If you use the X460 for taxing work such as file transcoding or video editing, its fan will kick in to extract all the warm air generated by the internal components. It can get quite loud as the air is pushed out through the fins of the heat sink and the vent on the left side. It's not often that you find a quad-core CPU in a 14in laptop so naturally you should expect it to become quite warm. Some heat can be felt through the palm rest near the keyboard, but the majority of the warmth will be felt on the left side near the vent where the heat sink and fan reside. Using this model on your lap when the laptop is running at full bore will be uncomfortable; we recommend keeping the unit on a hard, flat surface if you will be undertaking tasks that make heavy use of the CPU. You'll also want to make sure that nothing impedes the air vent.

During normal usage, such as when Web browsing and typing up documents, the notebook stayed only mildly warm and was not at all uncomfortable to rest on our lap. We did find the glossiness of the notebook a little distracting though, as light sources reflected not only off the screen but also off the bezel and either side of the keyboard. The screen itself has a native resolution of 1366x768 and its colour was a little too yellow when we compared it to a few other notebooks lying around, such as the XPS 14z.

The keyboard has chiclet-style keys and includes dedicated Page Up, Page Down, Home and End buttons on the right side. The keys provided good travel and response when we hit them. The touchpad isn't as good as it can be, mostly because it has an annoying circular texture. It was very responsive during our tests, but sometimes it was a little too responsive. Our the three-finger gesture to flick back and forth in a Web browser was sometimes misinterpreted as a two-finger tap to open a link in a new tab. That said, if you can get over the touchpad's texture, and get used to its responsiveness, it's not bad at all.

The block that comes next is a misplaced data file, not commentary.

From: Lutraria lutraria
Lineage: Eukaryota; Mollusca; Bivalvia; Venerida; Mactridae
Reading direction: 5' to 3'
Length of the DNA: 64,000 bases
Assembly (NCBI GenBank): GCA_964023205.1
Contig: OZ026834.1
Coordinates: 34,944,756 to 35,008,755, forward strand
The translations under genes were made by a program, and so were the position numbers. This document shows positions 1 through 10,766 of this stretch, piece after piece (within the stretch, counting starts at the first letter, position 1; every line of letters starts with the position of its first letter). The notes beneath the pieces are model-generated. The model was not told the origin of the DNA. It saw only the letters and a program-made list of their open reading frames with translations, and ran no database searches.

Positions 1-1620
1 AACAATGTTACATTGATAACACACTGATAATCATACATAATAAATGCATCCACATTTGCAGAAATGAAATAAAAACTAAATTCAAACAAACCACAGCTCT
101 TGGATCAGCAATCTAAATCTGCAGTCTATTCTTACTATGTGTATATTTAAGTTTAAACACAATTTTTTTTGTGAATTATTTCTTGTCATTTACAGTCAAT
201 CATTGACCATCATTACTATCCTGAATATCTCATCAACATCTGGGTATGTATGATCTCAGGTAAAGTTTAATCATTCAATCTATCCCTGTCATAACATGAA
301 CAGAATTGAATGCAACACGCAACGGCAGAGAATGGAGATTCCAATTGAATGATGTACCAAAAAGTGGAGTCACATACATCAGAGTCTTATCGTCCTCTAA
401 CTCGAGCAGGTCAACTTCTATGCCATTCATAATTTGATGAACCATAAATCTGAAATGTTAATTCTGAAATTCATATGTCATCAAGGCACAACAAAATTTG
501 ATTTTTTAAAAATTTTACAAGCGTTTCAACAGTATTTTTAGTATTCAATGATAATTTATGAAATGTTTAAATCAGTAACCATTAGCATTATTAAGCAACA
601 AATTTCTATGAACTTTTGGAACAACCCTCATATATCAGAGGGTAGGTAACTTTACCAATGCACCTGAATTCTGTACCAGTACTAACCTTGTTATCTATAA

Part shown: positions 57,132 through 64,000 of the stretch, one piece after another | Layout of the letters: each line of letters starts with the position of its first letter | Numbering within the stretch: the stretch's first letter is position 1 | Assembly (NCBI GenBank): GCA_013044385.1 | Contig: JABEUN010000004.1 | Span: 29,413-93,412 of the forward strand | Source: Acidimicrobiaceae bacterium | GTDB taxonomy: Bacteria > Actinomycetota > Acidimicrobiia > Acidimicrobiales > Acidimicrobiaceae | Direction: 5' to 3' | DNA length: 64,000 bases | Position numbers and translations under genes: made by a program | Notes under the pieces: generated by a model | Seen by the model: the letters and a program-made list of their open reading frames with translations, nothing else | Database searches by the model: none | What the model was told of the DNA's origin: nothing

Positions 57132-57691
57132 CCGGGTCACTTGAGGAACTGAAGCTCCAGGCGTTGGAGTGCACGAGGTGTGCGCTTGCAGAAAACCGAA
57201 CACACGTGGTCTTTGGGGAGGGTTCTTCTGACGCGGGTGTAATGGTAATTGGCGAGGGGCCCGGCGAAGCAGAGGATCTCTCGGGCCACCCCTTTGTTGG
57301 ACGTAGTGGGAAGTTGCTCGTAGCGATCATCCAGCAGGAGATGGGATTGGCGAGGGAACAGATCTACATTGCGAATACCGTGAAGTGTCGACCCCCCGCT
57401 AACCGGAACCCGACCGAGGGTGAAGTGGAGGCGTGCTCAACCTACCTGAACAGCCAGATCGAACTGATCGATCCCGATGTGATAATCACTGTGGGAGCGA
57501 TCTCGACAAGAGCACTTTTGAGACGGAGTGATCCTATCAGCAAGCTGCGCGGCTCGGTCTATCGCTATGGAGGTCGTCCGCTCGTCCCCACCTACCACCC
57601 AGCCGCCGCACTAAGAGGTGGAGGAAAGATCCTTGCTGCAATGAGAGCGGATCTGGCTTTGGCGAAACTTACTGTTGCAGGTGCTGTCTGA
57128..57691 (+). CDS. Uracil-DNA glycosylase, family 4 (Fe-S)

Features in the base of the X460 include a DVD burner, an SD card slot, three USB ports (two of them are USB 3.0), microphone and headphone ports, Gigabit Ethernet, HDMI, and VGA. A removable 65 Watt-hour battery sits in the spine of the laptop. In our rundown test, in which we disable power management, enable Wi-Fi (it has a 2.4GHz Intel Centrino Wireless-N 1030 adapter), maximise screen brightness and loop an Xvid-encoded video, the X460 lasted 3hr 35min. This is good endurance for a 14in laptop with a quad-core Core i7 CPU, and you can get a whole lot more out of it if you turn down the brightness and only perform basic Web browsing and word processing tasks.

All up, this is a great laptop to consider if you want plenty of speed and a mobile form factor at a good price point. It could use some changes to its aesthetics (we don't like the glossiness) and touchpad texture, but these are only minor quibbles. For around $1550, the MSI X460 offers a quad-core Core i7 CPU, a 120GB solid state drive in addition to a 500GB hard drive, 8GB of RAM and pretty good battery life. We think it's deserving of a Best Buy award.